Prairie plants–yellow coneflower, rosinweed, wild bergamot, goldenrod, compass plant and big bluestem–reaching to 10 or 12 feet so overwhelmed me that I connected to the sodbusters who settled and plowed under the native prairies of the Midwest.
That connection to the past is a major value of Midewin National Tallgrass Prairie, the 19,000 acres administered by the Forest Service near Wilmington. The sheer scope of the greatest open space near Chicago is probably its second greatest value.
The space is great enough that an experimental herd of American bison will be introduced this fall and unveiled to the public in the spring.
Word came last week that the infrastructure for the reintroduction–almost seven miles of six-foot tall exterior fencing, watering systems, a bison-specific corral system–were ready.
I’m a critter guy. I’ve been waiting for years for bison at Midewin.
So has Bill Possiel, president of National Forest Foundation, major player in the reintroduction.
“In addition to providing an opportunity to study how bison impact tallgrass prairie restoration, the effort will provide Chicago area residents with a chance to see these iconic animals in their natural environment,’’ he said.
That is no small thing. Prairies, even in their prime, are subtle; bison are in your face as anybody who has visited Custer State Park will attest.
It has taken nearly 20 years for the prairies at Midewin to resonate with me. I think I have a duty in my columnist role to appreciate Midewin. But it wasn’t until a late July visit that Midewin grabbed my heart.
Maybe it was my maudlin mood on a Friday. Or maybe that I caught the area around the Iron Bridge Trailhead at its most colorful, a lasciviousness of yellows, sort of like watching Cher perform in her decadent prime.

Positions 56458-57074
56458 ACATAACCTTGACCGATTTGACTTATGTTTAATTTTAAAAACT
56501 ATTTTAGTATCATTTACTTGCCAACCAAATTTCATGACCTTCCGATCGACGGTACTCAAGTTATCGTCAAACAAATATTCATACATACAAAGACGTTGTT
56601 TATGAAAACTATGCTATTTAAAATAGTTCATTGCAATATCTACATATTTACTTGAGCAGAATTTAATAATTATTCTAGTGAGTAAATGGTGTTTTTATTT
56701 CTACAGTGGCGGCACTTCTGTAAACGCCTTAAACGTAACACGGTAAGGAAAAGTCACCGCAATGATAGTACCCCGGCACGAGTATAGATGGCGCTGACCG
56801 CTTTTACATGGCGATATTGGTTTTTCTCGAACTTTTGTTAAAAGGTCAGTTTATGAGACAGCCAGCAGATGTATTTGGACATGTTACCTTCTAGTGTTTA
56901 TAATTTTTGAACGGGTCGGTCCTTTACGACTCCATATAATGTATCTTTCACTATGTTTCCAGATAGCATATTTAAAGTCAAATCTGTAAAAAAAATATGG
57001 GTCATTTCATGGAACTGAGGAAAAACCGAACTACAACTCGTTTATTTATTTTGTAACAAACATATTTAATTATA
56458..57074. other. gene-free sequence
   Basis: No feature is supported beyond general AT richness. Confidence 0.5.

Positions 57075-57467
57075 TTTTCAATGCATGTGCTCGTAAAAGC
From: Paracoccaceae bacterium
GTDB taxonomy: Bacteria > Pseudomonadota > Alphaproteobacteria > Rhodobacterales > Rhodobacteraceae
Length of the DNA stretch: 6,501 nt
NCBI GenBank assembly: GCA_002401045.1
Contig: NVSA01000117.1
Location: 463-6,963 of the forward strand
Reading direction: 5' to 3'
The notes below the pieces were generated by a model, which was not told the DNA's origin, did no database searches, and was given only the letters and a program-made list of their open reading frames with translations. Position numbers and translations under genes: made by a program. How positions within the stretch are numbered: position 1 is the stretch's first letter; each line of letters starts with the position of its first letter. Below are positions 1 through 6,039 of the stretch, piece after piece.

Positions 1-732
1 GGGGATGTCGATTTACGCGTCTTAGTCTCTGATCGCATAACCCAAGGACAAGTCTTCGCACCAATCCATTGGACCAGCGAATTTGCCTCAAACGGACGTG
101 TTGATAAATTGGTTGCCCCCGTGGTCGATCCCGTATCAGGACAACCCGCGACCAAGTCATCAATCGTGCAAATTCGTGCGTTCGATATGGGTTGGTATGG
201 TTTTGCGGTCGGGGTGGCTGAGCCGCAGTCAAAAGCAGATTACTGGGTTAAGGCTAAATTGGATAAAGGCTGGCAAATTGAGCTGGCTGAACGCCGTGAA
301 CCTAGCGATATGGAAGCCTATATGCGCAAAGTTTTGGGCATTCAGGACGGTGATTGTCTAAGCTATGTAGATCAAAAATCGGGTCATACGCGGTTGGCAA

It struck me that my wife would not have to trek the South Dakota homestead of Laura Ingalls Wilder to grasp the enormity of the prairie. She could do it at Midewin.
It wasn’t just the height of the plants, it was the way the prairie stretched toward the horizon (or at least Route 53) and the way the roots and lower vegetation made penetrating impossible.
I think bison, which will be contained in 1,200 acres of pasture land, will help the general public learn to love or at least appreciate Midewin better.
So does Gary Sullivan, senior restoration ecologist for The Wetlands Initiative, one of the long-time contributors to restoration projects at Midewin.
“They are expected to bring both attention and visitors, raising Midewin’s public profile, and hopefully leading to better protection of Midewin’s resources and funding for future restoration work throughout the prairie,’’ he said. “There is supposed to be some research conducted as well into what impacts bison have on native grassland habitat, a topic of some debate and conjecture. That should prove interesting if the FS manages to do it well.’’
To grasp Midewin well, I like to walk the trails splaying out from the Iron Bridge Trailhead, north of the main office on the east side of Route 53.
You can walk/hike as long or short as you want and immediately can feel the expanse of the prairie.
For general information on Midewin, which has biking, hiking, sightseeing, bird watching, volunteer and hunting opportunities, go to fs.usda.gov/main/midewin/home.
(A special note of thanks to Allison Cisneros, who identified the plants in the opening photo, via Jackie Vogen.)